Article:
TLStorm 2.0 flaws expose Aruba and Avaya switches

Switch vulnerabilities are considered critical and could allow attackers to break network segmentation, extract data and use captive portals. Devices manufactured by Aruba Networks (HPE) and Avaya are affected.

Several series of network switches manufactured by Aruba Networks, owned by Hewlett Packard Enterprise (HPE) and Avaya, are vulnerable to remote malicious code execution (RCE) attacks. This can allow hackers to break network segmentation, extract data from internal networks to the Internet, or even use captive portals to steal user credentials. The flaws stem from mistakes made by vendors when implementing a popular embedded TLS library. The vulnerabilities are classified as critical according to researchers at security firm Armis who discovered them.

These flaws, grouped together as TLStorm 2.0, can extend to full control, often without authentication, of switches deployed in a wide variety of corporate networks and also used to isolate public network segments in airports, hospitals, hotels, and others. organizations. “Over the past few months, we’ve seen an increasing number of vulnerabilities in popular libraries, the two most notable being Log4Shell and Spring4Shell,” the Armis researchers say in their report. “While it is clear that almost all software relies on external libraries, these libraries present new risks to host software. In the case of Mocana NanoSSL, the manual clearly states proper cleaning in the event of a connection error, but we’ve seen several vendors fail to handle errors correctly, leading to memory corruption errors or confusing configuration. ‘state’.

Popular TLS Libraries

NanoSSL is a high-performance, closed-source TLS library for embedded devices that are over ten years old. It was developed by Mocana, an IoT security company recently acquired by DigiCert. Armis researchers first identified critical vulnerabilities, dubbed TLStorm, in APC SmartUPS devices that originated from the manufacturer not following some of the implementation recommendations made by the NanoSSL developers. Implementation flaws are common when it comes to cryptographic libraries in general and can provide a way to exploit known weaknesses in those libraries that depend on a correct and secure implementation to be mitigated. This was the case for the APC SmartUPS vulnerabilities that were in the code that linked vendor logic and the NanoSSL library.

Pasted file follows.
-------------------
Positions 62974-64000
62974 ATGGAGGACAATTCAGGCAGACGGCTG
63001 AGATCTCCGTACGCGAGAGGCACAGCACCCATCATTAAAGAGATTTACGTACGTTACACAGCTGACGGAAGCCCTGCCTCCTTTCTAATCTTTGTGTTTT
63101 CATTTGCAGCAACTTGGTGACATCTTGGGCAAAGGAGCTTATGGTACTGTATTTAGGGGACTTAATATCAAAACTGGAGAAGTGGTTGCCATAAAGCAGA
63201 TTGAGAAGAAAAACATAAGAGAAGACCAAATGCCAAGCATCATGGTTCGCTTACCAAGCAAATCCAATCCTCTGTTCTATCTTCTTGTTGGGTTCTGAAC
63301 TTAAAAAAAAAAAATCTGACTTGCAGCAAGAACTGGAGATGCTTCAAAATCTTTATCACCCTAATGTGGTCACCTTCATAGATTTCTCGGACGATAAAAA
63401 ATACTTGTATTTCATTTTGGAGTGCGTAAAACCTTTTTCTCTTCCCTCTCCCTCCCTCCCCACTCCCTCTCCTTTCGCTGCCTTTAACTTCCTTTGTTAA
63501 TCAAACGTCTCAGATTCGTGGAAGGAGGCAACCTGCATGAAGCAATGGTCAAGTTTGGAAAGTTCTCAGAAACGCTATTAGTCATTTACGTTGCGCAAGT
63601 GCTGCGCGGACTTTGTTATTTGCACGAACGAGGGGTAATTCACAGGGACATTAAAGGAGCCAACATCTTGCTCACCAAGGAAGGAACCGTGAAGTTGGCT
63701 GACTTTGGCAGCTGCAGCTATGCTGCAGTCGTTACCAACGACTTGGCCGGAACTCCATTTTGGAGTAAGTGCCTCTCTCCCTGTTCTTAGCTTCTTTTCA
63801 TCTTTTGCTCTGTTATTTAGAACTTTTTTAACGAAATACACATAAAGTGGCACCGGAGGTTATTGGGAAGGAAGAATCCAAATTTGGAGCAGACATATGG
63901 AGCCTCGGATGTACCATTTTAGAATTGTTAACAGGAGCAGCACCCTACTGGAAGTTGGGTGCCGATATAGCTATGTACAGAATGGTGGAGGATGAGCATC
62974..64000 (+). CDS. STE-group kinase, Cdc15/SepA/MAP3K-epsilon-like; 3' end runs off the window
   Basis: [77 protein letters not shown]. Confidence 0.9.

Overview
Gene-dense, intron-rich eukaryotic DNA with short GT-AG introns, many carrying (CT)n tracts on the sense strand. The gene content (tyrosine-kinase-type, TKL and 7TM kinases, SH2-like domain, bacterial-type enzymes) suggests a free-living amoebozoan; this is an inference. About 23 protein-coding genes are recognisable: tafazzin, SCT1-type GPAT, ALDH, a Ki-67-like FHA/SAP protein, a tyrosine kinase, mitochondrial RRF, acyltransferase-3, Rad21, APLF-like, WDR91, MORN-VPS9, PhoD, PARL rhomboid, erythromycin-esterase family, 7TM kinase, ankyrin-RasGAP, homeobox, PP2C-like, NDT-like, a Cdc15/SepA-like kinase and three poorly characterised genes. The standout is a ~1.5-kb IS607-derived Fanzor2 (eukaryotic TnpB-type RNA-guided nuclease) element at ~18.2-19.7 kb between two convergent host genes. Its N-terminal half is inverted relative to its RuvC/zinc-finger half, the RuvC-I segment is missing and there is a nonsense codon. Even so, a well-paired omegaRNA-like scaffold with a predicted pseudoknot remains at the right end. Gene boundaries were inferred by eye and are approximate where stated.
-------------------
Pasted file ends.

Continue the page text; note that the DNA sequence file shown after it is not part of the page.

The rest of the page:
Investigating the TLStorm flaws, Armis identified dozens of devices using the NanoSSL library in their existing device profile database and some of them were network switches manufactured by Aruba and Avaya. This led them to encounter the same library implementation issues on these devices, with equally serious implications. These new bugs were dubbed TLStorm 2.0.

Ignore network segmentation

Network switches are typically used to isolate virtual local area network (VLAN) segments from each other for security reasons. For example, it is common for companies to isolate guest networks, whether Wi-Fi or wired, from the larger corporate network, or to isolate critical devices or servers within their own larger network segment. Restricted that cannot be accessed from the wider corporate network without authentication.